In addition to directly reducing energy and materials use, the Factor Four initiative is looking to make holistic changes to some day deliver all educational programs in an urban environment that has been ecologically restored. The Restoration initiatives are a complement to the work in areas of energy and materials conservation.
The strategic framework for Ecological Restoration in the Factor Four area revolves around the following pillars:
- Demand-side management in buildings and landscaping (including reducing use of bottled water)
- Rainwater harvesting to meet urban needs (post demand-side management)
- Aquifer replenishment and run-off water control and cleaning
- Daylighting of Guichon creek
- Native and or Vancouver-climate-tolerant non-invasive species landscaping plan
- Architectural ecology including a green roof and green wall implementation plan
- Mason bees program
More about the daylighting of Guichon Creek – An exceptional Urban Creek:
Guichon Creek transects the east side of BCIT’s Burnaby Campus and is a fish bearing stream at its south end. Near the mid-point on campus, Guichon Creek spills into a large concrete culvert and travels underground through the north-east quadrant of the campus. Recent studies by the BCIT FWR Program faculty and students indicate that trout and salmon cannot navigate upstream through the underground section of the culvert, hence the upper reaches of Guichon Creek are currently inaccessible to trout and salmon migrating upstream from the Fraser River through the Brunette River, Burnaby Lake and through Still Creek, of which Guichon Creek is a tributary. BCIT’s Campus Development Plan identifies daylighting the entire length of Guichon Creek as an important objective that supports the Institute’s sustainability goal to become ecologically restored and a functional aquatic ecosystem.
Incorporating sustainability into BCIT campuses can be traced from the work started over twenty-five years ago with the restoration of part of Guichon Creek that runs through the south-east portion of the Burnaby Campus. As a result of stream channelization and vegetation clearing in the 1960s, Guichon Creek had become been severely degraded with a near total loss of riparian area and stream form and function. Through the restoration activities undertaken in cooperation with BCIT faculty and students, Guichon Creek is once again a fish bearing stream, although there is much more restoration work required.
Over the years, students in various BCIT programs have participated in the ongoing restoration and monitoring of the south-east portion of Guichon Creek. For example, students in the School of Construction and the Environment’s: Fish, Wildlife and Recreation Program; Sustainable Resource Management Program; and Ecological Restoration Program have been removing invasive vegetation and planting native riparian vegetation along the creek’s banks. Students in the School of Computing and Academic Studies’ Chemisty Program have been collecting water samples from the creek. These samples are then assessed by the students in the Fish, Wildlife and Recreation program who use the findings to develop an appropriate restoration strategy for the creek aimed at supporting viable fish habitat. In 2011, the ongoing erosion of sediments at the southernmost reach of the creek was corrected with an extensive riparian and in-stream restoration project, and in October 2012, the first of several infiltration galleries was completed to protect Guichon Creek from sediments and pollutants originating from the nearby car parking lots.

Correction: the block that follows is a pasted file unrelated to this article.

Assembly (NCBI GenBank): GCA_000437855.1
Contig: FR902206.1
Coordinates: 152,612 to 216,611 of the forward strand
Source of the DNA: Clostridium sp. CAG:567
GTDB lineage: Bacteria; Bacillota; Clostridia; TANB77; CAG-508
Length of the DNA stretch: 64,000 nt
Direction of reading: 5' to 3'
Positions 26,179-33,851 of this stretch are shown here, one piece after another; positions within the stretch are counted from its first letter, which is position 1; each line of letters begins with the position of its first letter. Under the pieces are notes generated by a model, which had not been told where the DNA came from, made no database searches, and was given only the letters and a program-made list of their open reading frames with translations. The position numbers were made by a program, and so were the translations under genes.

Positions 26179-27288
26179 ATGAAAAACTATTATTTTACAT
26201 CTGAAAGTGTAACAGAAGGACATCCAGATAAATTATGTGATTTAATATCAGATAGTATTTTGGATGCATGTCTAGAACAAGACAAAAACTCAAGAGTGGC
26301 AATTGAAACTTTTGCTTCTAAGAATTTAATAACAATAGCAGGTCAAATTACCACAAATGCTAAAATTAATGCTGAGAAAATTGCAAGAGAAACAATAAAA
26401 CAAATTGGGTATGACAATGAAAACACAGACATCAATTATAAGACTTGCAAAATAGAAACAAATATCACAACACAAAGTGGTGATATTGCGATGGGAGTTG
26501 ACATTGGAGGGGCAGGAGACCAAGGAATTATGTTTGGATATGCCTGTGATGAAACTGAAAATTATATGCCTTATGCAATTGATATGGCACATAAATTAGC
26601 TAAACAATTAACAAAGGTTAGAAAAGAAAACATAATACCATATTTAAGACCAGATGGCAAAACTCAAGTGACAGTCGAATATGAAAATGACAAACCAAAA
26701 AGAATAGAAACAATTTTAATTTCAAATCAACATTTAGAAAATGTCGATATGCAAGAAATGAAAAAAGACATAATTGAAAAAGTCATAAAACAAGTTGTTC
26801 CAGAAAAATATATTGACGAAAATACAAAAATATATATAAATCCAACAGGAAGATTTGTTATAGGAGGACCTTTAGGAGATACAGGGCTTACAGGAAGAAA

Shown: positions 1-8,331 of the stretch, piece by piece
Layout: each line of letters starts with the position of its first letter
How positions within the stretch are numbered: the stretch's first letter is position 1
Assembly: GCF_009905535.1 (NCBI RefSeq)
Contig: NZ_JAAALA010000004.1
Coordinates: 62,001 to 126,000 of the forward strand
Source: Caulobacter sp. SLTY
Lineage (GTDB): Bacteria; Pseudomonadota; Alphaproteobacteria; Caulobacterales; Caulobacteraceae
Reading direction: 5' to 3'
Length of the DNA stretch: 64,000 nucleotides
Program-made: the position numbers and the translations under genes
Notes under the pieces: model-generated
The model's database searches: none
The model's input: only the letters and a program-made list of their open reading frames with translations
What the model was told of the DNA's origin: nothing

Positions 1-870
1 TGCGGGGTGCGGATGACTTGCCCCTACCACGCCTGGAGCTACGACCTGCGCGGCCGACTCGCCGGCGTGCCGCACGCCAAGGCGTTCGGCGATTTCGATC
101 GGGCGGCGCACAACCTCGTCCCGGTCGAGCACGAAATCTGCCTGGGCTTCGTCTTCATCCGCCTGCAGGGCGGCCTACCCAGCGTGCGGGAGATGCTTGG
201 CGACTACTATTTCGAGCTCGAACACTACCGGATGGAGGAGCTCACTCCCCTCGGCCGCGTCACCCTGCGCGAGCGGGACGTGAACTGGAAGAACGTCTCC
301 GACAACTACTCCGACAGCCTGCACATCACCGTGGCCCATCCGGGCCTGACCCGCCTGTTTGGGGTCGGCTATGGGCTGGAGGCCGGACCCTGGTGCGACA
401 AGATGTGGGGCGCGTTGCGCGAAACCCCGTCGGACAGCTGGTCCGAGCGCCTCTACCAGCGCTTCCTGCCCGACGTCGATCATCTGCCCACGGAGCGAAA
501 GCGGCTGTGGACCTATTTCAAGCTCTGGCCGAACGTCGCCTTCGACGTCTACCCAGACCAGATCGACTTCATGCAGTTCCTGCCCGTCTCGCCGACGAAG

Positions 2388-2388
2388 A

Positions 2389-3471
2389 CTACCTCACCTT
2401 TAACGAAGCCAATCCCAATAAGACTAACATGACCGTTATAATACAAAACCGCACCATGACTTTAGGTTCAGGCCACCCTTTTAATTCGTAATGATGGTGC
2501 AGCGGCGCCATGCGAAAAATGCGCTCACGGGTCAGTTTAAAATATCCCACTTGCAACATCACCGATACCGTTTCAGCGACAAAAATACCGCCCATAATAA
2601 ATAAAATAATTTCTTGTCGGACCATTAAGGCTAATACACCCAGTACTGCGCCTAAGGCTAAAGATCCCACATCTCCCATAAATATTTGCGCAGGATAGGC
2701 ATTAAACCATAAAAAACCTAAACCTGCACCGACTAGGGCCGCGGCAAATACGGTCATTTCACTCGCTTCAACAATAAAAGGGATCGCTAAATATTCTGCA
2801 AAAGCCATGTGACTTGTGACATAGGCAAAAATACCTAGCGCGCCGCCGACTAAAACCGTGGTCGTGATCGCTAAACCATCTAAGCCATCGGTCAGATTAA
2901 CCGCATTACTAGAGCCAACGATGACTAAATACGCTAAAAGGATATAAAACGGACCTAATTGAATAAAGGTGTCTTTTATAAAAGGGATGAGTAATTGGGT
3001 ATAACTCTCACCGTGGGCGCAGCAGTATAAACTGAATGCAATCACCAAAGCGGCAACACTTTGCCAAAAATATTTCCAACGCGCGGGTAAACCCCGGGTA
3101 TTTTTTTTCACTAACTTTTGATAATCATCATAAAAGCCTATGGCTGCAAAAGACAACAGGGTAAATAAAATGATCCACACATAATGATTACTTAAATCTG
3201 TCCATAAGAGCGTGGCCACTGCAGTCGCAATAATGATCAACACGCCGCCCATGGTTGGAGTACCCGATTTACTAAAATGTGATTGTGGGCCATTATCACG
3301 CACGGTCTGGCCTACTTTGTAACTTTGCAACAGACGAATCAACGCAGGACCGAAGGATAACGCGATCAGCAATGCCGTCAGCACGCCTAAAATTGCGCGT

For more information about urban stream rehabilitation, river ecology and ecological restoration of rivres, please visit the BCIT Rivers Institute.
Suggested Phase 1:
The Factor Four team would like phase 1 of the daylighting to focus on the first 100m of creek on campus, from Canada Way to Guichon Alley.
Why? Starting with this portion of the creek:
- Is easier (and cheaper) as the creek is located entirely in a parking lot;
- Would allow salmon to return on campus every year;
- Would connect now famous Guichon Alley to its creek;
- Would set the tone for other daylighting phases, and could potentially help attract funding;
- Would allow School of Construction and the Environment to truly demonstrate Green Trades and Technology in the Factor Four area.
- BCIT Rivers Institute
- Fish, Wildlife and Recreation
- Forest and Natural Areas Management
- Ecological Restoration
See more stories on Ecological Restoration.
See case studies on Ecological Restoration.